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EDITOR'S NOTES: Professional Development and the Web

By David Hoffman - Posted Mar 1, 2011
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This issue of Internet@Schools is themed Pro­fessional Development and the Web, wherein we bring you tech-savvy K–12 educators, administrators, and media and tech specialists a magazine-load of information on web-based offerings and resources that can help you boost yours and your colleagues’ educating power.

In the cover story, Mark Gross of School Loop writes on learning communities that include educators seeking to help each other teach better … and that embrace the convergence of social, collaborative, and mobile technologies to include students, parents, and administrators committed to student success. See The Hybrid Learning Community: A 21 st-Century Teaching and Reform Model (p. 8).

And Victor Rivero’s comprehensive Tools for Learning feature for this issue covers an abundance of offerings, as the title promises. Thirty-Three Excellent Professional Development Resources for Teachers begins on page 14. As he notes, “Educators looking for professional development resources on the web have it much different than they did a decade ago. … There are enough great resources out there to make the web a true gift to educators looking for help.”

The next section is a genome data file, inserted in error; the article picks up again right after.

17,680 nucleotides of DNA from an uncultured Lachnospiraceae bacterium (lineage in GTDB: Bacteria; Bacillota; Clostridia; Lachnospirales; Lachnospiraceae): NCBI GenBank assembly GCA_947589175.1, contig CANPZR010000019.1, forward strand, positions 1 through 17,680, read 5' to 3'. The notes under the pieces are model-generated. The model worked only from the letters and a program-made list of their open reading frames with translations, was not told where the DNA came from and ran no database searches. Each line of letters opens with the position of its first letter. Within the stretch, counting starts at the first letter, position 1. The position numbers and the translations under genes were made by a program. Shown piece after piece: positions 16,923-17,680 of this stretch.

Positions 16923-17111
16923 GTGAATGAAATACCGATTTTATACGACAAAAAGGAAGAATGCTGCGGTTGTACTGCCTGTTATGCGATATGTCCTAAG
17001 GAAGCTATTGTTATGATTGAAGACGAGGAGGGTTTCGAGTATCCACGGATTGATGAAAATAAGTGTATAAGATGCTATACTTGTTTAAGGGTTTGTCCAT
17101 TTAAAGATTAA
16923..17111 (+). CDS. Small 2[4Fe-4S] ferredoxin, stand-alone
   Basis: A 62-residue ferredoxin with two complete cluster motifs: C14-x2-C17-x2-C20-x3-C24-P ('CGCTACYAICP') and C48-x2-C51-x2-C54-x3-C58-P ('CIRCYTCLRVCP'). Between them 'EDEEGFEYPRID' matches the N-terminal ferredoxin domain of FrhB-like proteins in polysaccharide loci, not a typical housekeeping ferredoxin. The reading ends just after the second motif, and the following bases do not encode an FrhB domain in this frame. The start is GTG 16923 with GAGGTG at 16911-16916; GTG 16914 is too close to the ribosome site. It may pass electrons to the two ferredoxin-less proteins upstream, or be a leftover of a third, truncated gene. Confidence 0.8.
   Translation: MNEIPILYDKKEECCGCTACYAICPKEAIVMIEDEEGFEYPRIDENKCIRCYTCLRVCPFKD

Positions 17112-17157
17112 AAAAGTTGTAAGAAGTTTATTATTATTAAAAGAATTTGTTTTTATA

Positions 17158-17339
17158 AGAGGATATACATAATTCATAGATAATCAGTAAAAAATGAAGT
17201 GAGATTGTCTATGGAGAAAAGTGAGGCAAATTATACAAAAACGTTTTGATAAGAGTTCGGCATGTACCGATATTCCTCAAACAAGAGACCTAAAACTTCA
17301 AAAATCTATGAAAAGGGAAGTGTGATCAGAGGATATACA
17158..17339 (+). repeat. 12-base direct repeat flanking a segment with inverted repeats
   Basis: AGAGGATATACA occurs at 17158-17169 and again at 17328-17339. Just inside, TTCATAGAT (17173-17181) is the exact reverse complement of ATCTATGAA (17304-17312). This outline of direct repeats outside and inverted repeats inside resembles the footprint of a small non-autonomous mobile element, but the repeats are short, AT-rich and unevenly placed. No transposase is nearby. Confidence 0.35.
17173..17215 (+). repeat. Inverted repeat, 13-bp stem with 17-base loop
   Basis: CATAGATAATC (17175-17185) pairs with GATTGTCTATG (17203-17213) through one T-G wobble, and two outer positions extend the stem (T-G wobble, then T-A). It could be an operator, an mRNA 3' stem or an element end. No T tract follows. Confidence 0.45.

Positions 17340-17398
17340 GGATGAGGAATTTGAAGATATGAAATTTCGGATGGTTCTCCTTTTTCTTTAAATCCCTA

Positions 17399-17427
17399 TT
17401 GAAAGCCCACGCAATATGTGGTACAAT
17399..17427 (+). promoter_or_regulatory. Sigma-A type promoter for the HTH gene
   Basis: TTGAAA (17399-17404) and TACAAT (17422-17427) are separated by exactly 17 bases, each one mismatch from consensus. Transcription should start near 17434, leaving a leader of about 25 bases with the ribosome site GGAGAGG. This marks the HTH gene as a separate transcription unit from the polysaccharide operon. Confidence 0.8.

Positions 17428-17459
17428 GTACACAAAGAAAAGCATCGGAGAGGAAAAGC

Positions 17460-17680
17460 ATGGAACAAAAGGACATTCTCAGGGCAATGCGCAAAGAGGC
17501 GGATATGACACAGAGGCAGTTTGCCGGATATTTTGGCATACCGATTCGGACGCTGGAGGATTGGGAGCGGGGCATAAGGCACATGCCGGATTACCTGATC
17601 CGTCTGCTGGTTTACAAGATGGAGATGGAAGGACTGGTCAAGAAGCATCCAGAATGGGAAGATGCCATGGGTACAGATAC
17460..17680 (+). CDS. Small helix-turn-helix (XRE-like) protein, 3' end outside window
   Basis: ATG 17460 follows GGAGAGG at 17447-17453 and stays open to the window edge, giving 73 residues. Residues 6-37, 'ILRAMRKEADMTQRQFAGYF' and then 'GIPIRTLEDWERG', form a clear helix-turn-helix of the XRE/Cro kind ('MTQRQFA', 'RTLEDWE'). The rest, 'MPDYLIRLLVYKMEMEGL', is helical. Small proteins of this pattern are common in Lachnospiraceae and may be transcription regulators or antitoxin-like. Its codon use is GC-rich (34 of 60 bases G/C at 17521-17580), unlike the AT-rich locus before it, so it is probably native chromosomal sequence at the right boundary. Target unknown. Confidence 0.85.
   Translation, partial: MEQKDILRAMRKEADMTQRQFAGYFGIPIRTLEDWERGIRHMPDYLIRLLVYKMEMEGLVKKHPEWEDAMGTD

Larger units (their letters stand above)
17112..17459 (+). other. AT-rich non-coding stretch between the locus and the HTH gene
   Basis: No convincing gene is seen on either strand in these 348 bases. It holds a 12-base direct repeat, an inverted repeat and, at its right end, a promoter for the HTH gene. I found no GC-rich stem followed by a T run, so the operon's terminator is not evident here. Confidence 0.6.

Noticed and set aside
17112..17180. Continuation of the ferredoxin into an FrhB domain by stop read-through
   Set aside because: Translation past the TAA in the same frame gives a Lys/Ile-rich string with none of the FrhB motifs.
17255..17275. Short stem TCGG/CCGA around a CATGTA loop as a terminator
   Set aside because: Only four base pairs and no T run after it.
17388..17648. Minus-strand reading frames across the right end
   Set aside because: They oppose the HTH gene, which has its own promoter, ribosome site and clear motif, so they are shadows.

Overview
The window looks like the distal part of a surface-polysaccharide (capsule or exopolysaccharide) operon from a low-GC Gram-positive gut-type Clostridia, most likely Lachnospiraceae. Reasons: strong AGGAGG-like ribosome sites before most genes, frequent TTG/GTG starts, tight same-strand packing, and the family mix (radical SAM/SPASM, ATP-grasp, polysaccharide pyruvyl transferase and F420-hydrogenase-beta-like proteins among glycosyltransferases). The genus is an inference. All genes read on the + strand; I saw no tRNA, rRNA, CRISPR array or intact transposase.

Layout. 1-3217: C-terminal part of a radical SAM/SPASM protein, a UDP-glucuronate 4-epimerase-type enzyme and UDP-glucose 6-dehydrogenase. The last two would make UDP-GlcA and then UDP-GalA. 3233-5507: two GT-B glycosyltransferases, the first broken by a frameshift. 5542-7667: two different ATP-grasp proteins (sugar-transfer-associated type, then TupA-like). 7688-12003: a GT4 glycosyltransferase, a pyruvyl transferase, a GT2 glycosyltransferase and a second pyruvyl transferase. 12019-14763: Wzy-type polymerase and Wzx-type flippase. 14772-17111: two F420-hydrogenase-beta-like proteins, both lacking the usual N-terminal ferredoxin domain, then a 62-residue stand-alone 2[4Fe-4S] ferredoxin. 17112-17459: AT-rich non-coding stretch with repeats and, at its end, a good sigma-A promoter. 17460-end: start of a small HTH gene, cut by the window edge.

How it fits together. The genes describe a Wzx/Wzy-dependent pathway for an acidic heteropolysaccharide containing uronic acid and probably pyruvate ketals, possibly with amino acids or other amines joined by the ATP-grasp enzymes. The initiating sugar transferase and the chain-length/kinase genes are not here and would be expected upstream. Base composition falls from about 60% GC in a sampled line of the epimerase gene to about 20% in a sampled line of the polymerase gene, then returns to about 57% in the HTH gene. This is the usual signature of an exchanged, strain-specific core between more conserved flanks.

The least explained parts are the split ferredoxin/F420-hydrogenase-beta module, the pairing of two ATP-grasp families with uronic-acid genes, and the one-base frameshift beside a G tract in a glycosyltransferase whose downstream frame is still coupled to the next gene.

We also have a collection of reviews of even more online PD products: Sublime Learning, PD 360, Atomic Learning, and Edmodo. See the reviews starting on page 29.

Internet@Schools at Computers in Libraries

I mentioned in this space last time that our magazine now carries the same brand as the library and educational technology (aka ed tech) conference tracks we produce at Computers in Libraries and Internet Librarian. With the first one coming up this month (March 21–22, during the Computers in Libraries conference in Washington, D.C.), I want to highlight several of the sessions as a come-on to pique your interest.

As Track E at Computers in Libraries (you can attend the entire CIL conference or, as in the past, just the 2-day Internet@Schools track at special pricing), we’ll have experts on ebooks and e-readers, online author visits, teaching with LibGuides, and this—what actually happens in a student’s mind during online research. And that’s just the first day.

Day 2 covers school library marketing strategies, social homework helper apps, graphic novel creation, and a host of Web 2.0 tools for learning.

So we hope you will indeed “come on” and join us. Check out the program schedule in this issue on pages 11–13.

David Hoffman , editor

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